Cass represented the riding of Grenville—Dundas just south of Ottawa. He first won a seat in the 1955 provincial election and was brought into the provincial cabinet in 1958. He served as Minister of Highways under Leslie Frost and became known as the cabinet's troubleshooter. In 1961, Frost retired and Cass was considered one of his potential successors. Instead, he supported provincial treasurer James Allan at the party's leadership convention. Allan was defeated by John Robarts, who appointed Cass Minister of Municipal Affairs, and later, Attorney-General in 1962. While he was Attorney-General, Cass continuted to practice on the weekends as a small-town lawyer in his hometown of Chesterville. However, to avoid a conflict of interest, he stayed out of the courts and practised solely as a solicitor.
Cass provoked serious controversy when, in response to an organized crime scare, he proposed Bill 99, a sweeping amendment to the Police Act, which would have broadened police powers allowing the Ontario Police Commission the right to interrogate and cross-examine witnesses in camera in contravention of the traditions established by English Common Law. When queried on the amendments by the press, Cass said "Yes, these are drastic, draconian measures that in some ways are really unbelievable in a country that has an English common law system." The resultant uproar and, in particular, a speech by Liberal MPP Andy Thompson forced Cass to resign from Cabinet on March 23 1964. Thompson's success buoyed him into the position of leader of the Liberal Party several months later.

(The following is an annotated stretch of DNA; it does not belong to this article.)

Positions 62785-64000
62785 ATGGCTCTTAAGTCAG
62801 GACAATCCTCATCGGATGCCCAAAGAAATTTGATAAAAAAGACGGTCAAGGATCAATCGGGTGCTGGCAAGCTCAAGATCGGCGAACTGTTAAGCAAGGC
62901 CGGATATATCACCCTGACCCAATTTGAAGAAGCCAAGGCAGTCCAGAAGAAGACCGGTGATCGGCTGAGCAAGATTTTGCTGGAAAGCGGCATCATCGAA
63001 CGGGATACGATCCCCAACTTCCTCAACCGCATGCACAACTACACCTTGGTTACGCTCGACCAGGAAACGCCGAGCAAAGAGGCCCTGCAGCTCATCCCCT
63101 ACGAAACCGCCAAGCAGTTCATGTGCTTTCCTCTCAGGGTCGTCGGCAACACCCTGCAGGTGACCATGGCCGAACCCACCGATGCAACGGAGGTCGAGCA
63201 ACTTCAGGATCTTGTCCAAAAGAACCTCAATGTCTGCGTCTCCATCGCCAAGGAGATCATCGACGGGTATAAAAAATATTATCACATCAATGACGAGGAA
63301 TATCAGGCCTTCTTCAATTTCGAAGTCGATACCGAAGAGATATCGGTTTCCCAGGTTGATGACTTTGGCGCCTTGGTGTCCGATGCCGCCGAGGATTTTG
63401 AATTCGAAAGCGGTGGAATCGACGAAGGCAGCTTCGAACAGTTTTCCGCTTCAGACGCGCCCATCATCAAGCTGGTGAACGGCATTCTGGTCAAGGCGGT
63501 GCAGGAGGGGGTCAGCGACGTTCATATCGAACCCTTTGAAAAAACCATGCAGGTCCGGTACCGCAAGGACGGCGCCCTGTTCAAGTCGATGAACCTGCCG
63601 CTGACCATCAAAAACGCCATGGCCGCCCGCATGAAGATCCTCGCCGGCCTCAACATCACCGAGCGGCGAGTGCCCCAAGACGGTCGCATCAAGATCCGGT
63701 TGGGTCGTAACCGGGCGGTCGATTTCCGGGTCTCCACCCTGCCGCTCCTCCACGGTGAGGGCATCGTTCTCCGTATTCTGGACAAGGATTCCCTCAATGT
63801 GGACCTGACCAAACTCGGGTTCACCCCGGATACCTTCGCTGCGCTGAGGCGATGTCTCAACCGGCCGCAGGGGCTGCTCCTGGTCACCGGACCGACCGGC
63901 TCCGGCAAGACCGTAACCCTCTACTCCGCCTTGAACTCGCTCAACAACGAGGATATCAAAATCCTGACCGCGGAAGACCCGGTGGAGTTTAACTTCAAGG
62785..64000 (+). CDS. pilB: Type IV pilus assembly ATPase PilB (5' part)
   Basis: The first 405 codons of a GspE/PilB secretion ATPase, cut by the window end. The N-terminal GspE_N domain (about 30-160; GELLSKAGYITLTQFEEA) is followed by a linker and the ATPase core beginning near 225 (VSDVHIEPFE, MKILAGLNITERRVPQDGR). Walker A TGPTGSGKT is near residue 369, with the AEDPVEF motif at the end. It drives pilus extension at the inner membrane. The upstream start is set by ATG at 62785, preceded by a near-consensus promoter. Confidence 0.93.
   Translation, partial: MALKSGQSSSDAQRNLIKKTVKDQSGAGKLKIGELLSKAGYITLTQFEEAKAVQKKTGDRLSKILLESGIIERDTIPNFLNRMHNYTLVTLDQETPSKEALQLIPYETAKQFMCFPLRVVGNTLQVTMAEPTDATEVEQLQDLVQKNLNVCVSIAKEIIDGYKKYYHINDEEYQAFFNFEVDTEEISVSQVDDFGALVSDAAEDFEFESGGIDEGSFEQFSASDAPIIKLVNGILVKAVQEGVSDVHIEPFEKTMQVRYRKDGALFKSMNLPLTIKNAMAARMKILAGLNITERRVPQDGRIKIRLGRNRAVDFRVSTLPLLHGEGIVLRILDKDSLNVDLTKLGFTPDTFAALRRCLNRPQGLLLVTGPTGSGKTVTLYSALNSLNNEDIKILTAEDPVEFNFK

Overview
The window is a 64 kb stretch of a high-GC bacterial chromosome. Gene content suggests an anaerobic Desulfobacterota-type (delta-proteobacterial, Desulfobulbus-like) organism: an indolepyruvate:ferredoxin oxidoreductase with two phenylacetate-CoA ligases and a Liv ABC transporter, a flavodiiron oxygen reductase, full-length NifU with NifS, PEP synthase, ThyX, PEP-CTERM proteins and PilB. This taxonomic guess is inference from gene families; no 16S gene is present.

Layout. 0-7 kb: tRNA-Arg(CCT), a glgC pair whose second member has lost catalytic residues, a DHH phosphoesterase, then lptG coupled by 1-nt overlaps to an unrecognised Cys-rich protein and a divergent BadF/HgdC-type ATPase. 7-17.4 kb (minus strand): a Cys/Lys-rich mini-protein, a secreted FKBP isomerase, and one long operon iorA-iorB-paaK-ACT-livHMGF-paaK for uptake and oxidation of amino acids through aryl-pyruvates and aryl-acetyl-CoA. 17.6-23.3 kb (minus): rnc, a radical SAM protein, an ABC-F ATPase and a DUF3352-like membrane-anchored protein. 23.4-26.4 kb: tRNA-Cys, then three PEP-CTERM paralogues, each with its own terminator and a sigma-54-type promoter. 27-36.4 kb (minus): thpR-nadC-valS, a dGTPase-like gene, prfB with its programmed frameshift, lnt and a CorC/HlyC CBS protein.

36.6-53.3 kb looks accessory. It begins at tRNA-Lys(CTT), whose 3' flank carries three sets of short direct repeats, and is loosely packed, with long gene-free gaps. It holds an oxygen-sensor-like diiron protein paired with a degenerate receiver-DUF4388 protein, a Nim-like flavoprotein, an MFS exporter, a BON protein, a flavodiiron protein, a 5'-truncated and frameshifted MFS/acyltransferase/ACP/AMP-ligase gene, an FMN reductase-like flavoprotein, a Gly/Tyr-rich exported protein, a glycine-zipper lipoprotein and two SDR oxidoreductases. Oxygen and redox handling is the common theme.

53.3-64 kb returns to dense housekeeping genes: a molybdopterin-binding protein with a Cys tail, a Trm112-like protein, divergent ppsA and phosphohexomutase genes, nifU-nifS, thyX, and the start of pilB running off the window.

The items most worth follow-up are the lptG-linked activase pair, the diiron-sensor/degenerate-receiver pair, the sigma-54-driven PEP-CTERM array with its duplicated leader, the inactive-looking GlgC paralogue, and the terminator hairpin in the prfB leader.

Following his re-election in the 1967 general election, Cass was rehabilitated by being chosen Speaker of the legislature once the body reconvened on February 14 1968. He was a popular presiding officer and served until his retirement at the 1971 election. As Speaker, Cass ruled that Opposition MPPs could no longer begin their questions during Question Period with the word "why", as questions were "usually not aimed at soliciting information from cabinet ministers, but at giving the questioner an opening to catalogue his complaints about the government." This resulted in various verbal gymnastics as Opposition MPPs strugged to find a way to say "why" without saying "why."